In last week’s column I touched on what the Raiders should do in regards to Hue Jackson’s future as their head coach.  Today newly hired Oakland General Manager Reggie McKenzie announced that Jackson was being dismissed after just one season as head coach.  Jackson  lead the team to an 8-8 record that included a 1-4 finish and the team missing the playoffs for the ninth straight season.

While I disagree with the decision I completely understand why it was made.  As is common in the business world, when new ownership takes over a company they let go of the current people and bring in their people to guide the company in their vision.

The Raiders hiring of McKenzie is no different.  He comes from a Green Bay Packers background which is completely different than the “Raider Way” and he wants to bring in his people to to steer the franchise in his image.  Raider owner Mark Davis gave him that authority and McKenzie plans to execute it.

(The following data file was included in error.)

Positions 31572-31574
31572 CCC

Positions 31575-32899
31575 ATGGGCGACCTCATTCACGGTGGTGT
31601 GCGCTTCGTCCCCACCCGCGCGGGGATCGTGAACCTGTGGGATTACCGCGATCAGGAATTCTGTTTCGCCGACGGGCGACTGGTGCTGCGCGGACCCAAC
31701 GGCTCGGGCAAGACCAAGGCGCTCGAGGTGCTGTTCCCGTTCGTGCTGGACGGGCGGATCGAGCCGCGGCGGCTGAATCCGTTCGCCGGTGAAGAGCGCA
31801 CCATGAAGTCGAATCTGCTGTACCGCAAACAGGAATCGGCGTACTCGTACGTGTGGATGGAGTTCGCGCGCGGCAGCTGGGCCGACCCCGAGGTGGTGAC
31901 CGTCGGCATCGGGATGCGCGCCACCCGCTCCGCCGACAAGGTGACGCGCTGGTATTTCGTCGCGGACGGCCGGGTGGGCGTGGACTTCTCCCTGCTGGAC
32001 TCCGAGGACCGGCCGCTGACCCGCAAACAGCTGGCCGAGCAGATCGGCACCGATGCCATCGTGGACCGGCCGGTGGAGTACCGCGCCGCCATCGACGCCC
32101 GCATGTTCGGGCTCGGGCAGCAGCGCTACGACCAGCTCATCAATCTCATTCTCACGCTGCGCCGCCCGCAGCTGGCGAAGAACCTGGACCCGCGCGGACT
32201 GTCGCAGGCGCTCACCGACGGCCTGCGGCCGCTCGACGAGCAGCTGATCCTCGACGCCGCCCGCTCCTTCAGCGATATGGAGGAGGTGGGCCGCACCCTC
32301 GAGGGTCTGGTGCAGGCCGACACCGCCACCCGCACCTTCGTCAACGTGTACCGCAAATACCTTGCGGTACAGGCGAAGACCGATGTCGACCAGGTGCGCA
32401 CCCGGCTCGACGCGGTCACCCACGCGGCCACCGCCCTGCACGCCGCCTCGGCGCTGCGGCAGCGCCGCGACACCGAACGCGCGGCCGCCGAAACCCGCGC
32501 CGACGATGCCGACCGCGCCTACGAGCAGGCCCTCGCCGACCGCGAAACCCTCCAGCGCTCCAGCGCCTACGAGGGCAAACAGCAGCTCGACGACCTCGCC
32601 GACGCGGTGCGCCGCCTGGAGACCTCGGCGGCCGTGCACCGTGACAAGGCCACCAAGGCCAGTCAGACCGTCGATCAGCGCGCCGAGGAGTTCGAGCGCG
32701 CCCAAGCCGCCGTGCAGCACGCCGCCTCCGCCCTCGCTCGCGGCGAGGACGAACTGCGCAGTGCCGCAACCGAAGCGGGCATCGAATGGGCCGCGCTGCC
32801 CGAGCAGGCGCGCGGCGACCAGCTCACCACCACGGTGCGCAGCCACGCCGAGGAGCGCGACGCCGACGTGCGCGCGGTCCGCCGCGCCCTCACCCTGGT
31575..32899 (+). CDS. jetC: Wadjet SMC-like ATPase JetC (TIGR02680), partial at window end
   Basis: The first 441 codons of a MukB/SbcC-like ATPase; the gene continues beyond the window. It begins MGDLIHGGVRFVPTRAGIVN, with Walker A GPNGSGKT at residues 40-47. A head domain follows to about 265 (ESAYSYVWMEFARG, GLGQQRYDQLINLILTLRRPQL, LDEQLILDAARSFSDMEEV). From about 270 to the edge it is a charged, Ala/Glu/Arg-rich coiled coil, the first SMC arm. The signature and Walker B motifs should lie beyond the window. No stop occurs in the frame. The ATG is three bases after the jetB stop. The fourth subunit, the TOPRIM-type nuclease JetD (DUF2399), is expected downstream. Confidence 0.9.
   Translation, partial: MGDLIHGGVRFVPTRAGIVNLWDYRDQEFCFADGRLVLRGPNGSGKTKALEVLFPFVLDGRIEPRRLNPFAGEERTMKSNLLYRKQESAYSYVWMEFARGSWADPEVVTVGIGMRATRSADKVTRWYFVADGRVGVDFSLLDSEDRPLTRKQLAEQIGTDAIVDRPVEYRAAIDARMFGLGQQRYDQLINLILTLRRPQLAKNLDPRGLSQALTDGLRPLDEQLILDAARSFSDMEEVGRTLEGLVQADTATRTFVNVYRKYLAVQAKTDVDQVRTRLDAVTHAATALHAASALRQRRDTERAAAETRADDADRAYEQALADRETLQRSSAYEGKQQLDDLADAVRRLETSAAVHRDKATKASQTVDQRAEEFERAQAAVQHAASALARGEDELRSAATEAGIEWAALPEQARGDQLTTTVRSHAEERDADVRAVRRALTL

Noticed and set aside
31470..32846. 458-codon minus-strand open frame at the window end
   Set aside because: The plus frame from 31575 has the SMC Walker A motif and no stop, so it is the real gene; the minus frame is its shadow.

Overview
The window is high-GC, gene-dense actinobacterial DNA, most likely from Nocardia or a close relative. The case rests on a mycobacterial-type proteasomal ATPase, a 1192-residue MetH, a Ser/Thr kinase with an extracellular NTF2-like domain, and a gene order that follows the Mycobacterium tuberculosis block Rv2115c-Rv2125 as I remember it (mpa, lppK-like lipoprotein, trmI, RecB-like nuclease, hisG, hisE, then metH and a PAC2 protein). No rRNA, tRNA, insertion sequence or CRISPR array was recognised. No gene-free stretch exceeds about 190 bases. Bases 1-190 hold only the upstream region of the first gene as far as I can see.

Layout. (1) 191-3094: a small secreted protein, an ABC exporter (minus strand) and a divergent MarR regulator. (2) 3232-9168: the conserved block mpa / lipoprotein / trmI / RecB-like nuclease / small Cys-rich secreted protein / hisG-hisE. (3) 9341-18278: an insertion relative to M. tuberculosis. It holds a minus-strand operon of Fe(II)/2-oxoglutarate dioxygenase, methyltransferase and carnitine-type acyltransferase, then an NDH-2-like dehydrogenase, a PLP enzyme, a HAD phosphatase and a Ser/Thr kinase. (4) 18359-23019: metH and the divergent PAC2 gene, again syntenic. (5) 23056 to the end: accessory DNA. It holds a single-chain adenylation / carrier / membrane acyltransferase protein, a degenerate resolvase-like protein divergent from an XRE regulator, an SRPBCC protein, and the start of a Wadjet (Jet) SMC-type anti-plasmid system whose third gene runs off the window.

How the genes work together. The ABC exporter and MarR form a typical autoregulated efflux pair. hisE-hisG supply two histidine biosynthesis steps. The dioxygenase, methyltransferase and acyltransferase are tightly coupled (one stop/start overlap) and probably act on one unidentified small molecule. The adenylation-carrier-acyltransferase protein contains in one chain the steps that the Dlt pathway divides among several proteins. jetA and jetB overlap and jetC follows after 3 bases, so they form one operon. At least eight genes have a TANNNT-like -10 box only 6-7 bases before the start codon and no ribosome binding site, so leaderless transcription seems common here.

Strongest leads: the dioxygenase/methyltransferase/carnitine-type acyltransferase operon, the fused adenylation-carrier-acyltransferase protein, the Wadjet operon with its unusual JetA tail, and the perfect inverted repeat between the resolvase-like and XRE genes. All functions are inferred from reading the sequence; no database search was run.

After guiding the Denver Broncos to a 29-23 overtime victory in Sunday’s wildcard game against the Pittsburgh Steelers Tim Tebow has earned the right to enter next year’s training camp  as the starter regardless of what he does this weekend at New England.

I know Tebow’s pulled off some of the ugliest performances in recent quarterbacking history but he also went 7-4 as a starter and helped Denver get into the postseason.  If he wasn’t playing for the Broncos I would be rooting for him on a regular basis to keep defying the naysayers.

That being said, if you’ve read any of my previous columns you know how I feel about the Patriots so for this week only my rooting interests are completely behind Denver.  Come on Timmy!  I know you have another miracle left in you!

Thanks for stepping into the clubhouse.

Follow me on twitter @joesclubhouse

The Failure That Was The 2011 Oakland Raiders

January 3, 2012